Nonviral plasmid DNA gene therapy represents a promising approach for the treatment of many diseases including cancer. Intracellular delivery of DNA can be achieved with the application of electroporation, which facilitates the initial transport of exogenous DNA across the cell membrane into the cytoplasm. However, it does not guarantee further transport of the DNA from the cytoplasm to the nucleus for subsequent mRNA expression, resulting in varying degrees of exogenous gene translation and a major limitation in comparison to viral approaches. To overcome these expression difficulties, we developed a proof-of-concept vector enhanced expression vector (EEV), which incorporates elements from viral systems including nuclear localization sequences and a viral replicase from the Semliki Forest virus. The replicase allows for cytoplasmic mRNA expression and bypasses the need for nuclear localization to generate high levels of gene expression. We have demonstrated that our EEV is capable of achieving high levels of expression in a variety of tissue types. Antitumor effects of pEEV were demonstrated by the delayed growth and increased survival of the nontherapeutic pEEV-treated CT26 tumor model. Using a novel endoscopic electroporation system, EndoVe, we demonstrate and compare, for the first time, both standard cytomegalovirus (CMV) promoter-driven plasmid and EEV gene expression in intraluminal porcine tissues. Our EEV plasmid displays reliable and superior expression capability, and due to its inherent induced oncolytic activity in transfected cells, it may enhance the efficacy and safety of several cancer immunogene therapy approaches.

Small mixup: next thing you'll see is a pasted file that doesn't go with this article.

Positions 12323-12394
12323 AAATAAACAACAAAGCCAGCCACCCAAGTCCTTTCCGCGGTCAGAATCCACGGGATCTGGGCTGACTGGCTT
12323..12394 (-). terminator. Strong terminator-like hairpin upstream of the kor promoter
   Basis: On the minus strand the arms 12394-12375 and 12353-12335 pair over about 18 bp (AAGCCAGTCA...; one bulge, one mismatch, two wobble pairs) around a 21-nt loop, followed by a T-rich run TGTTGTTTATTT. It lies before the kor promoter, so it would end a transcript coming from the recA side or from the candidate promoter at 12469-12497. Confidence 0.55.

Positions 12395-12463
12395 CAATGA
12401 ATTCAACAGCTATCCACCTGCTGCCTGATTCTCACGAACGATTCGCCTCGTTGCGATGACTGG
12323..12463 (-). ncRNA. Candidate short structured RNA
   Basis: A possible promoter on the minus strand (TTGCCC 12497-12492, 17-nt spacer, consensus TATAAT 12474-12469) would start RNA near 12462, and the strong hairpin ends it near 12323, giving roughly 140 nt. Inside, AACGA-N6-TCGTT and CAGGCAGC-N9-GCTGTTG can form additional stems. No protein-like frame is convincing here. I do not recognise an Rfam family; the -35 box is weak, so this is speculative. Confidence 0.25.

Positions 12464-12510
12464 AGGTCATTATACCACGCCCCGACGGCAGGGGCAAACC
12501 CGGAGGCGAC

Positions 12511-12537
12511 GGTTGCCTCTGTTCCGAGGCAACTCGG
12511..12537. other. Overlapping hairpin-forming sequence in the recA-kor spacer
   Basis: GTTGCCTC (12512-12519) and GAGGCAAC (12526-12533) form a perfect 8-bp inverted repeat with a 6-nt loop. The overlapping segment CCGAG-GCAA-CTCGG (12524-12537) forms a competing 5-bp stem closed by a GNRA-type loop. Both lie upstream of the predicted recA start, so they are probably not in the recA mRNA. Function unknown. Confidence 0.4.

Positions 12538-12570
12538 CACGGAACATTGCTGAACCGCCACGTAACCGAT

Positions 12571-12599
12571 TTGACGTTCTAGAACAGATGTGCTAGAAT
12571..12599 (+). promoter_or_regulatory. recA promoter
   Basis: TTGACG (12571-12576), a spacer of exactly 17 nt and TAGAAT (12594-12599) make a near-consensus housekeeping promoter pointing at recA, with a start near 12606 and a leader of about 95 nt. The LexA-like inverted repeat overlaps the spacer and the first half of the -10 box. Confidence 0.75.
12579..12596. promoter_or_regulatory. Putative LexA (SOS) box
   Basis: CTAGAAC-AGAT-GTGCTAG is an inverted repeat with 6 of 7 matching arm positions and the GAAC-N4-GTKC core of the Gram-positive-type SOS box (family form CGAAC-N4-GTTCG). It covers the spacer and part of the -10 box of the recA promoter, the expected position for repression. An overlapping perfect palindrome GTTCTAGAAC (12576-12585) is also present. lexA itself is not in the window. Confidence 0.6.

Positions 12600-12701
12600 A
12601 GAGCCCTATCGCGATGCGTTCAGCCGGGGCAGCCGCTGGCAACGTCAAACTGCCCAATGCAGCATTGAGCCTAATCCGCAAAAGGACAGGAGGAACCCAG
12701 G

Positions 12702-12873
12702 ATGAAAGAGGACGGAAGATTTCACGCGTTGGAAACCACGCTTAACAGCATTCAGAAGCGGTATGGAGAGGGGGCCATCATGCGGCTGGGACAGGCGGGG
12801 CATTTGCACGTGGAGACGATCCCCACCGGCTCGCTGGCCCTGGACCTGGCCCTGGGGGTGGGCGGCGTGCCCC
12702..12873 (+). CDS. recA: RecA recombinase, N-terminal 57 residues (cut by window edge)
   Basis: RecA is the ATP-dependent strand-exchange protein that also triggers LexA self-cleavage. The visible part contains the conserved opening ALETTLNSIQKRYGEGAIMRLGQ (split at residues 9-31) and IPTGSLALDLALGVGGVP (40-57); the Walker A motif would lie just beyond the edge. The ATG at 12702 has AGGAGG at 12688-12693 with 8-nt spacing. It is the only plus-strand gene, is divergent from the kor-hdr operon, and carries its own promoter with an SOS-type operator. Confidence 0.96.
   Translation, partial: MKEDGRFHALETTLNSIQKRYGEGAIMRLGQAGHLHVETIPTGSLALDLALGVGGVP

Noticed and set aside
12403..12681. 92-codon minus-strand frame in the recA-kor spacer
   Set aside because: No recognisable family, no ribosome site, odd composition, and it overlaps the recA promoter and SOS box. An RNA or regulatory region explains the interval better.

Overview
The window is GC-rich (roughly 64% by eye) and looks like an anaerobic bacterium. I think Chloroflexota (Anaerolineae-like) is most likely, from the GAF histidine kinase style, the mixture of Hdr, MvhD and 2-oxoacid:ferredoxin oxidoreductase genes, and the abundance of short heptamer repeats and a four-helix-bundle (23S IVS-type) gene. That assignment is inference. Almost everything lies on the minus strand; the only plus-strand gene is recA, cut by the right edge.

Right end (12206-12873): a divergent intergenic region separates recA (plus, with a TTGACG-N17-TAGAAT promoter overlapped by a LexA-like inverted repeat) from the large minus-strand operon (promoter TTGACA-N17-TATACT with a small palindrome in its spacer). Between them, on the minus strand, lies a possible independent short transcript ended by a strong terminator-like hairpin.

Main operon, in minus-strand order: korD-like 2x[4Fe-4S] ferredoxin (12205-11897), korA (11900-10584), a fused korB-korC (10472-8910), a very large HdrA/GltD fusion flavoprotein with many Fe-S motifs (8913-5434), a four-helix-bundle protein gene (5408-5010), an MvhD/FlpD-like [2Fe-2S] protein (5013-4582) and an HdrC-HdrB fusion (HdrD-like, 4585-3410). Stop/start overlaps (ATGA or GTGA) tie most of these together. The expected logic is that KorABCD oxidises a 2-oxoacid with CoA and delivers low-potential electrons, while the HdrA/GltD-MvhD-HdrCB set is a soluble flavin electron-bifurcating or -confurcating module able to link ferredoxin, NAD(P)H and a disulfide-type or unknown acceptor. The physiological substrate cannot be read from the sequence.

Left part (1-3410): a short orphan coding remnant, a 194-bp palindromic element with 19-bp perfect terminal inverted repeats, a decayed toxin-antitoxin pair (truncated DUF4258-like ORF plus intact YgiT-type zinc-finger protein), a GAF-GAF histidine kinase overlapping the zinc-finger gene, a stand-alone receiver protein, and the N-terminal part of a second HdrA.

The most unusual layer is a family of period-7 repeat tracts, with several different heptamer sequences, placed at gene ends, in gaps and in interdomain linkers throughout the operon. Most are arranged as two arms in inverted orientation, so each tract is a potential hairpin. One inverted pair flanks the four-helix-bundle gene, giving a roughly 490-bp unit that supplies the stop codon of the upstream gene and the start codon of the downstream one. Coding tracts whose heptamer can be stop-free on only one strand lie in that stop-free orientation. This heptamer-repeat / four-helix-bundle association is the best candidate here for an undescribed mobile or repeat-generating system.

|Molecular Therapy — Methods & Clinical Development
|Early online date
|23 Apr 2014
|Published - 2014